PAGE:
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  • Innovative solutions for a safer, better world BUILDING STRONG®

    PRESENTATION TITLE

    US Army Corps of Engineers

    BUILDING STRONG®

    Aquatic Nuisance Species

    Research Program

    Mr. Joe Wilson

    HQ Program Monitor

    20 November 2012

    USACE Aquatic Invasive Species

    Research Programs

    US Army Corps of Engineers

    BUILDING STRONG®

    Linda Nelson, Ph.D.

    USACE-ERDC

    Environmental Laboratory

    ISLT Webinar

    July 22, 2015

  •  Corps of Engineers – first federal agency charged by

    Congress to address invasive species (River and Harbor

    Act 1899)

     Current aquatic plant research activities began in 1958

    ► Aquatic Plant Control Research Program (APCRP) - 1973

     Research on aquatic nuisance animals began in 1990

    (Non-indigenous Aquatic Nuisance Prevention & Control

    Act 1990)

    ► Zebra Mussel Research Program (1990-1995)

    ► Aquatic Nuisance Species Research Program (ANSRP) - 1996

    Corps of Engineers Involvement in Aquatic

    Invasive Species Research and Management

  • Aquatic Plant Control Research Program

    HQ Program Manager: Mr. Tim Toplisek

    EL Technical Director: Dr. Al Cofrancesco

    EL Program Manager: Dr. Linda Nelson

    Aquatic Nuisance Species Research Program

    HQ Program Manager: Mr. Joe Wilson

    EL Technical Director: Dr. Al Cofrancesco

    EL Program Manager: Dr. Linda Nelson

    USACE Aquatic Invasive Species Research

    Programs

  • Research Program Goals

     Provide science-based guidance on the use of new technologies for

    detecting, managing, preventing, and monitoring aquatic invasive

    species that impact Corps projects

     Reduce impact of aquatic nuisance species on Corps operations

    and infrastructure

     Reduce impact of aquatic nuisance species on T&E species

     Reduce O&M expenditures associated with aquatic invasive species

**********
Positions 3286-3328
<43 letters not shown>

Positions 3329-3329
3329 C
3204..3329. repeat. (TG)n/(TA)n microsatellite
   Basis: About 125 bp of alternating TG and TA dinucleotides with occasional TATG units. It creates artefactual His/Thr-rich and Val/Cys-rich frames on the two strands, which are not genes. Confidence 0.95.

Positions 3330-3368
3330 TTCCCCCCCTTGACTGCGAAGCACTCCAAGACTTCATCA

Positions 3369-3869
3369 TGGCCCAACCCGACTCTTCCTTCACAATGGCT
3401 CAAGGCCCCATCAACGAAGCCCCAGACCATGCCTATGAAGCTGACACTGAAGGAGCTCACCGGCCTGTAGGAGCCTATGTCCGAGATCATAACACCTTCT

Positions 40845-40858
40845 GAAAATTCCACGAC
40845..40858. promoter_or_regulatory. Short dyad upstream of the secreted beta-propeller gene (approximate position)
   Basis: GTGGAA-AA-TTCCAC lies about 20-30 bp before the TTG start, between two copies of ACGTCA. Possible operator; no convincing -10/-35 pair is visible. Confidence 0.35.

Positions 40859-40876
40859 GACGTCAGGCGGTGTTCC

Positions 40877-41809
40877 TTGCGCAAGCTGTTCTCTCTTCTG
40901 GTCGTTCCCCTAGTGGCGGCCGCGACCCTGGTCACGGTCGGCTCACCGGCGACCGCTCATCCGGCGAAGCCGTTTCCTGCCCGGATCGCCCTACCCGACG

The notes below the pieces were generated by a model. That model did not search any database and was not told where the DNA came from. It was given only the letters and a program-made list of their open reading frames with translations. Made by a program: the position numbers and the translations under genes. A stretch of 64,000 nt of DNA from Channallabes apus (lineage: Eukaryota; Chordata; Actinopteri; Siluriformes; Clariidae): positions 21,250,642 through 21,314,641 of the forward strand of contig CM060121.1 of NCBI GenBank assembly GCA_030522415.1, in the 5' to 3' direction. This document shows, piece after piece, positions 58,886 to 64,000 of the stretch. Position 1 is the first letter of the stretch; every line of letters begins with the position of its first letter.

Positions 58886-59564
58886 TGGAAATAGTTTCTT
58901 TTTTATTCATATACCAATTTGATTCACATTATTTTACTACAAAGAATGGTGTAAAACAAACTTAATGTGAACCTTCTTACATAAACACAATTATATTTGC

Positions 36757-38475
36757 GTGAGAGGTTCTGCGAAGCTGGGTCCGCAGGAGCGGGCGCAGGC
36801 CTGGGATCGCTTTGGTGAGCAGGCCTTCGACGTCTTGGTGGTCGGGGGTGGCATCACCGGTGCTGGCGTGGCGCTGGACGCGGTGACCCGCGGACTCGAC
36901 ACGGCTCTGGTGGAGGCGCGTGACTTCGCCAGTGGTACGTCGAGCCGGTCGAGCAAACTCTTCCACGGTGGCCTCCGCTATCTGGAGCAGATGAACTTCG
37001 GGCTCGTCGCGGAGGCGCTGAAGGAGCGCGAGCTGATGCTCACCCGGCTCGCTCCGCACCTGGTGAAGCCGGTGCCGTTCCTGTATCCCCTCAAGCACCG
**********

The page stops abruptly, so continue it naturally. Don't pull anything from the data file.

management

     Develop solutions regarding aquatic nuisance species based on

    field needs

  • Aquatic Nuisance Species

    Research Program

     Authorization:

    ► Non-indigenous Aquatic Nuisance Prevention & Control Act, 1990 • Zebra Mussel Research Program (1990-1995)

    ► National Invasive Species Act, 1996

     Primary R&D program to address aquatic invasive species that

    impact navigable waters, infrastructure and associated water

    resource projects

     Funding Source: O&M

     Research Requirements: Generated by USACE-HQ, Corps’ Invasive

    Species Leadership Team, Environmental SONs

     Current Focus Areas: invasive fish and mussels

  • 0

    0.5

    1

    1.5

    2

    2.5

    3

    3.5

    94 95 96 97 98 99 00 01 02 03 04 05 06 07 08 09 10 11 12 13 14 15

    Funding History Aquatic Nuisance Species Research Program (O&M)

    Authorization: $3 Million

    F u

    n d

    in g

    ( $ M

    )

    Fiscal Year

    President’s Budget Congressional Funding

  • 1. Predicting Ecological Invasion and Assessing Risks for Dreissenid Mussels (FY13-15)

    2. Update of the Zebra Mussel Chemical Control Guide (FY14-15)

    3. Development of Electrical Control Methods for Zebra and Quagga Mussels (FY14-16)

    4. Efficacy of Barriers to Prevent Passage of Freshwater Invasive Fish Species (FY14-17)

    Funded R&D Projects in FY15 FY15 Budget: 668K

    FY16 Budget: 675K

    ANSRP Review: February, 2015

  • Aquatic Plant Control

    Research Program

     Authorization:

    ► River and Harbor Act (Section 104), 1958, as amended

    ► Only federally authorized R&D program for aquatic plant management

     Develops effective, economical, and environmentally compatible

    strategies for identifying, assessing, and managing invasive aquatic

    plant problems

     Funding Source: CG

     Research Requirements: Generated by USACE-HQ, Corps’ Invasive

    Species Leadership Team, Environmental SONs

     Current Focus Areas:

    ► Biological Control

    ► Chemical Control

    ► Ecological Assessment

    ► Management Strategies & Applications

  • F u

    n d

    in g

    ( $ M

    )

    Funding History Aquatic Plant Control (APC) Program (CG)

    R&H Act Authorization $15 Million

    $0

    $2

    $4

    $6

    $8

    $10

    $12